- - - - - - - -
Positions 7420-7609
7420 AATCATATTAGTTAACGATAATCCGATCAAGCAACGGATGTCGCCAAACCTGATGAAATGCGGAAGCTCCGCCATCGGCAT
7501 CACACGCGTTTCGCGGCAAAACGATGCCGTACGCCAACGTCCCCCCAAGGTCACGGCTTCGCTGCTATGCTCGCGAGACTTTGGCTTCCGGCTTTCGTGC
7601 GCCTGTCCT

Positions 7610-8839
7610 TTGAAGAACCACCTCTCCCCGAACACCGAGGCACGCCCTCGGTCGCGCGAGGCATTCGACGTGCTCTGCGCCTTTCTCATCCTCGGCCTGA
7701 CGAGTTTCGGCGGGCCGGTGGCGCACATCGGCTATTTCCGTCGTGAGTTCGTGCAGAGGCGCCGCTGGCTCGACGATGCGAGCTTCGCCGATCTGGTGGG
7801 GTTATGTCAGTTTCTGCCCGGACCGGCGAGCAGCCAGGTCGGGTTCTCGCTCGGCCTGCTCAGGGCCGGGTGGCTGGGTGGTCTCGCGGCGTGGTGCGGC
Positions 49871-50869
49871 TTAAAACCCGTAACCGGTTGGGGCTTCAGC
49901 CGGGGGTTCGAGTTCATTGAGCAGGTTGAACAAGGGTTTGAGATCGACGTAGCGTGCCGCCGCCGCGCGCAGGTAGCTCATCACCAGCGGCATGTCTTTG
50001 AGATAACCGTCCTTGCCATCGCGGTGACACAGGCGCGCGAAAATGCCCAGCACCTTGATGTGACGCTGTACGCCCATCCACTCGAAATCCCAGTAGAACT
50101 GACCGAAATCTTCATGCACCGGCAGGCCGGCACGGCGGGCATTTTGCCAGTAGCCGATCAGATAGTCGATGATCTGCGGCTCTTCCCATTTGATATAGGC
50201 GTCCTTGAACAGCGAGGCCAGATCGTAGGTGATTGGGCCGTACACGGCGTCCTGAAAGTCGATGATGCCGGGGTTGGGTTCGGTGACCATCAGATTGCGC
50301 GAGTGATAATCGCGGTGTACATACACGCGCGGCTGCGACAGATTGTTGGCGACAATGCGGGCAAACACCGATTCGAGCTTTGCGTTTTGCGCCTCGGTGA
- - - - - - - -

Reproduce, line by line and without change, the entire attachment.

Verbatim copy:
Positions 7420-7609
7420 AATCATATTAGTTAACGATAATCCGATCAAGCAACGGATGTCGCCAAACCTGATGAAATGCGGAAGCTCCGCCATCGGCAT
7501 CACACGCGTTTCGCGGCAAAACGATGCCGTACGCCAACGTCCCCCCAAGGTCACGGCTTCGCTGCTATGCTCGCGAGACTTTGGCTTCCGGCTTTCGTGC
7601 GCCTGTCCT

Positions 7610-8839
7610 TTGAAGAACCACCTCTCCCCGAACACCGAGGCACGCCCTCGGTCGCGCGAGGCATTCGACGTGCTCTGCGCCTTTCTCATCCTCGGCCTGA
7701 CGAGTTTCGGCGGGCCGGTGGCGCACATCGGCTATTTCCGTCGTGAGTTCGTGCAGAGGCGCCGCTGGCTCGACGATGCGAGCTTCGCCGATCTGGTGGG
7801 GTTATGTCAGTTTCTGCCCGGACCGGCGAGCAGCCAGGTCGGGTTCTCGCTCGGCCTGCTCAGGGCCGGGTGGCTGGGTGGTCTCGCGGCGTGGTGCGGC
Positions 49871-50869
49871 TTAAAACCCGTAACCGGTTGGGGCTTCAGC
49901 CGGGGGTTCGAGTTCATTGAGCAGGTTGAACAAGGGTTTGAGATCGACGTAGCGTGCCGCCGCCGCGCGCAGGTAGCTCATCACCAGCGGCATGTCTTTG
50001 AGATAACCGTCCTTGCCATCGCGGTGACACAGGCGCGCGAAAATGCCCAGCACCTTGATGTGACGCTGTACGCCCATCCACTCGAAATCCCAGTAGAACT
50101 GACCGAAATCTTCATGCACCGGCAGGCCGGCACGGCGGGCATTTTGCCAGTAGCCGATCAGATAGTCGATGATCTGCGGCTCTTCCCATTTGATATAGGC
50201 GTCCTTGAACAGCGAGGCCAGATCGTAGGTGATTGGGCCGTACACGGCGTCCTGAAAGTCGATGATGCCGGGGTTGGGTTCGGTGACCATCAGATTGCGC
50301 GAGTGATAATCGCGGTGTACATACACGCGCGGCTGCGACAGATTGTTGGCGACAATGCGGGCAAACACCGATTCGAGCTTTGCGTTTTGCGCCTCGGTGA